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Makenzie Huber
South Dakota Searchlight

South Dakotans voted to expand eligibility for the state’s Medicaid programs Tuesday.

Constitutional Amendment D was winning with 56 percent of the vote as of 1 a.m. Nov. 9, or roughly 166,879 votes.

While the state is one of 12 that hadn’t expanded eligibility for its Medicaid programs, it was the only state to feature the question in the 2022 election.

The proposal would offer Medicaid coverage to an estimated 42,500 low-income South Dakotans ages 18 to 64.

About 16,000 of those people don’t currently qualify for any government assistance with health coverage even though their income falls below the federal poverty level.

(Previous: Medicaid (and Indian health) is on the South Dakota ballot)

Medicaid, the nation’s leading public health insurance program for low-income and disabled Americans, covers more than 82 million people and is jointly financed and operated by the federal and state governments. The 2010 Affordable Care Act allows states to offer coverage to more people, with the federal government paying 90 percent of the costs.

“Increasing Medicaid eligibility means more South Dakotans will have access to comprehensive coverage, including cancer screenings, diagnostic testing, treatment services and follow-up care needed to survive the disease that will kill 1,740 South Dakotans this year,” said Matthew McLarty, American Cancer Society Cancer Action Network (ACS CAN) South Dakota government relations director in a prepared statement.

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Keith Moore, director of Americans for Prosperity in South Dakota, told Kaiser Health News ahead of the election that he opposes expanding Medicaid because the taxpayer-funded program has been victim to billions of dollars in fraud and error. Moore also pointed to states that ended up spending more than expected on expanded coverage.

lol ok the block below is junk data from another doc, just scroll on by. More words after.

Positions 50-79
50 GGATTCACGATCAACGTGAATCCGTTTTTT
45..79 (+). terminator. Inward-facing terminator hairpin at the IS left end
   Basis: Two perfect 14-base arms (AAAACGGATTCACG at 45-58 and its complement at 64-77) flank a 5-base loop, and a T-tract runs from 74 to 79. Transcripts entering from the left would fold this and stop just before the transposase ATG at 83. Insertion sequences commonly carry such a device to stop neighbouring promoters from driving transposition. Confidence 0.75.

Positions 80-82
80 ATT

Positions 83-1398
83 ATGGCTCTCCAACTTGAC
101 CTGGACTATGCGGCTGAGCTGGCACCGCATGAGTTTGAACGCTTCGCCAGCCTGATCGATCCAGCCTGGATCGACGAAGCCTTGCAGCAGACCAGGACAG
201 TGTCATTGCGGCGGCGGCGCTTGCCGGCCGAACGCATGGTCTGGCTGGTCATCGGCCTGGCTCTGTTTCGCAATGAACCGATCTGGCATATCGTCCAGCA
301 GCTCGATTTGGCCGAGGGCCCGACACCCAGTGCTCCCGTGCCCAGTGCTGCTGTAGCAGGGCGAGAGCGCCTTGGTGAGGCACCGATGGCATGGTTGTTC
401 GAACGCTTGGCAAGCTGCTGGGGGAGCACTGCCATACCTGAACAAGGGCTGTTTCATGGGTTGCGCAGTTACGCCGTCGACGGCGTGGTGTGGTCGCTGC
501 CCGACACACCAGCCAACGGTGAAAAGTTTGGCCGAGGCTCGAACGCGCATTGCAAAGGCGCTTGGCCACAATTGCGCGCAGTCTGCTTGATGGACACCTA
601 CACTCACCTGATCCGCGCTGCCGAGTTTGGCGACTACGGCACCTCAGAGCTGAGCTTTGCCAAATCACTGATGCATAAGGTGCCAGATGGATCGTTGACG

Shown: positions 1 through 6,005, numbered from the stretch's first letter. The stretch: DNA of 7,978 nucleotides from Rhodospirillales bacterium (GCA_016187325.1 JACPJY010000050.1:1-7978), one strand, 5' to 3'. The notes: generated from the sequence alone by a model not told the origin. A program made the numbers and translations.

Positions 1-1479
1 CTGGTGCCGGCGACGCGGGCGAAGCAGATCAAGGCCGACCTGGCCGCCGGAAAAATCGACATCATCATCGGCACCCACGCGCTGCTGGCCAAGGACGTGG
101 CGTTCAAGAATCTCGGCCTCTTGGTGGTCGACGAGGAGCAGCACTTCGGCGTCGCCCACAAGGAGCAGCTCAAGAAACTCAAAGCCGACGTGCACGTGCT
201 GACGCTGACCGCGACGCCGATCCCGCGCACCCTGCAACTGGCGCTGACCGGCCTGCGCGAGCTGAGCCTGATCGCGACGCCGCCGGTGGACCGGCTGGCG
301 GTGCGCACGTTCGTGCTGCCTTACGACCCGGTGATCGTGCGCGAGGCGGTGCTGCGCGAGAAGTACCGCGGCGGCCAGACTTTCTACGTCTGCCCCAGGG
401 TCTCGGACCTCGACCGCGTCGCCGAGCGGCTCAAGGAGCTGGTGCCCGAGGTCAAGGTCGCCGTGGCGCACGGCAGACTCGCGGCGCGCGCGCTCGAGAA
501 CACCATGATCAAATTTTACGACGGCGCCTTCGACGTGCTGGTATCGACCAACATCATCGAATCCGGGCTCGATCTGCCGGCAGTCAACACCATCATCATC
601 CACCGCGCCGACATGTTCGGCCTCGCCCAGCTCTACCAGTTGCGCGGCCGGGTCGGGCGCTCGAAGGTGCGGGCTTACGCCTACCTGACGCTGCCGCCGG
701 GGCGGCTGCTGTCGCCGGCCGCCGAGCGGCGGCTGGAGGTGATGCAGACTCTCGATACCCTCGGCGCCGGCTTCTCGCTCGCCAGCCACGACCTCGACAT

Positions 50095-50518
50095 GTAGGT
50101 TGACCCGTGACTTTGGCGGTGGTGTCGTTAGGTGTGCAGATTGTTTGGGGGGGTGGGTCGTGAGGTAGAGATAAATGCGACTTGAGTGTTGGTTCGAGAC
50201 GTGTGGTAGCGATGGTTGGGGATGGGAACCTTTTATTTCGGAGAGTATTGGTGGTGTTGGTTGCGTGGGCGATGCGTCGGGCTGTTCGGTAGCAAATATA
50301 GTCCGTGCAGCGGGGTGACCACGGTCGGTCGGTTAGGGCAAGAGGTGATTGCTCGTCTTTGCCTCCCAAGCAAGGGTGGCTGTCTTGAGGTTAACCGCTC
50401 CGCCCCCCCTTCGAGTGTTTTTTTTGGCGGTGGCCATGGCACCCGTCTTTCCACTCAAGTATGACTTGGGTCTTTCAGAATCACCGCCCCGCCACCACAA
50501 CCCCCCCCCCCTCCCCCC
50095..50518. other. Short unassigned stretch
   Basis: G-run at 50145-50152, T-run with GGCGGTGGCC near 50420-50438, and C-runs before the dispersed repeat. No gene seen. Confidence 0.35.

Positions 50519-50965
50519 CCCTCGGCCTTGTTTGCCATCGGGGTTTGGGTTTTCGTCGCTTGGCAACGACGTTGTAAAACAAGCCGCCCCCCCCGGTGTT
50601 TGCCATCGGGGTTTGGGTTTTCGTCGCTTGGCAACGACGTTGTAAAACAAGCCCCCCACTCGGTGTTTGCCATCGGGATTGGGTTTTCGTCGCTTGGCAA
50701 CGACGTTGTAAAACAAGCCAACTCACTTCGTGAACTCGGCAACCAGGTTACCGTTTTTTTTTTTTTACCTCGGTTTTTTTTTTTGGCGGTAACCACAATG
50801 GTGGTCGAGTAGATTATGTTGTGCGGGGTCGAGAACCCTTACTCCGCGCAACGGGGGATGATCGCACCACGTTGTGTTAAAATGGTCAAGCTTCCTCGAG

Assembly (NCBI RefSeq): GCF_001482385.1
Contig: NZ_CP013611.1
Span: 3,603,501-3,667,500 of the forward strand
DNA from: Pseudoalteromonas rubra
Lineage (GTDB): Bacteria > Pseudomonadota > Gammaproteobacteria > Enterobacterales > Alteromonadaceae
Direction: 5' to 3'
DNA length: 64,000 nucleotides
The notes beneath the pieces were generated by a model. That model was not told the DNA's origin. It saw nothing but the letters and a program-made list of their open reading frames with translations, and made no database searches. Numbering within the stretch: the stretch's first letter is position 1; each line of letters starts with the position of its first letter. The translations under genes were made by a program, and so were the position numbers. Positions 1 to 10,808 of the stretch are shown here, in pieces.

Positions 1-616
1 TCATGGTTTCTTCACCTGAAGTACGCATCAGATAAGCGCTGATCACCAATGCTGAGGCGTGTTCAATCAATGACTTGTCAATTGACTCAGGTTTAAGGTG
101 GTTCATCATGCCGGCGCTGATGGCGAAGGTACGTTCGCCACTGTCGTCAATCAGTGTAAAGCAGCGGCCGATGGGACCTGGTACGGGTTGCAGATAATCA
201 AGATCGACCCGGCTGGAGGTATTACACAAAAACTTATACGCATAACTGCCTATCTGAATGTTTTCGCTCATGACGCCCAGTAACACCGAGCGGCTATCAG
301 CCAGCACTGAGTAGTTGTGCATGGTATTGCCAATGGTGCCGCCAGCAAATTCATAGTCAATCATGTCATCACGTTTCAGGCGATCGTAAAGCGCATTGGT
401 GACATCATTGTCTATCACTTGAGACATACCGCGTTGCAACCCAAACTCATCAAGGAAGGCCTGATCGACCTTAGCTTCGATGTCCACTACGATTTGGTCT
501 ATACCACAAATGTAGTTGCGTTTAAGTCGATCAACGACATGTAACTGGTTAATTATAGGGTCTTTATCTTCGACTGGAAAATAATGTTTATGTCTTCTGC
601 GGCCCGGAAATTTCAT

Americans for Prosperity supported an effort to create a 60 percent approval threshold for constitutional ballot questions that cost $10 million or more to implement, which would have included Medicaid expansion. In June, voters overwhelmingly defeated that proposal, so the expansion amendment needed only a simple majority to pass in November.

Marijuana measure headed for likely defeat

Another ballot measure faced a likely loss early Wednesday morning. South Dakotans appear to have rejected recreational cannabis on an election day that saw the five states considering legalization.

As of 1:30 a.m. Wednesday morning, Initiated Measure 27 had the support of just 47 percent of voters. The measure would have legalized the possession, use and distribution of recreational marijuana for people 21 years and older.

Vote tallies from the state’s two largest counties had yet to fully report results in the early morning hours. IM 27 was winning in Minnehaha County, but the gulf between yes and no votes stood at around 20,000. The measure was winning in Minnehaha County by more than 6,000 votes.

Arkansas and North Dakota also voted against legalizing recreational marijuana, while Maryland and Missouri will join 19 other states and the District of Columbia in allowing use. Jurisdictions with legal recreational marijuana ahead of the Nov. 8 election accounted for about 44 percent of the U.S. population.

This was the second time a measure to legalize recreational marijuana has appeared on South Dakota ballots. Residents passed Amendment A with 54 percent of the vote in 2020.

Amendment A was struck down in February 2021 as unconstitutional on the grounds that it violated the state’s single-subject rule for ballot initiatives. The case was appealed to the state supreme court, which upheld the decision in November 2021. 

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This article was originally published in SD Searchlight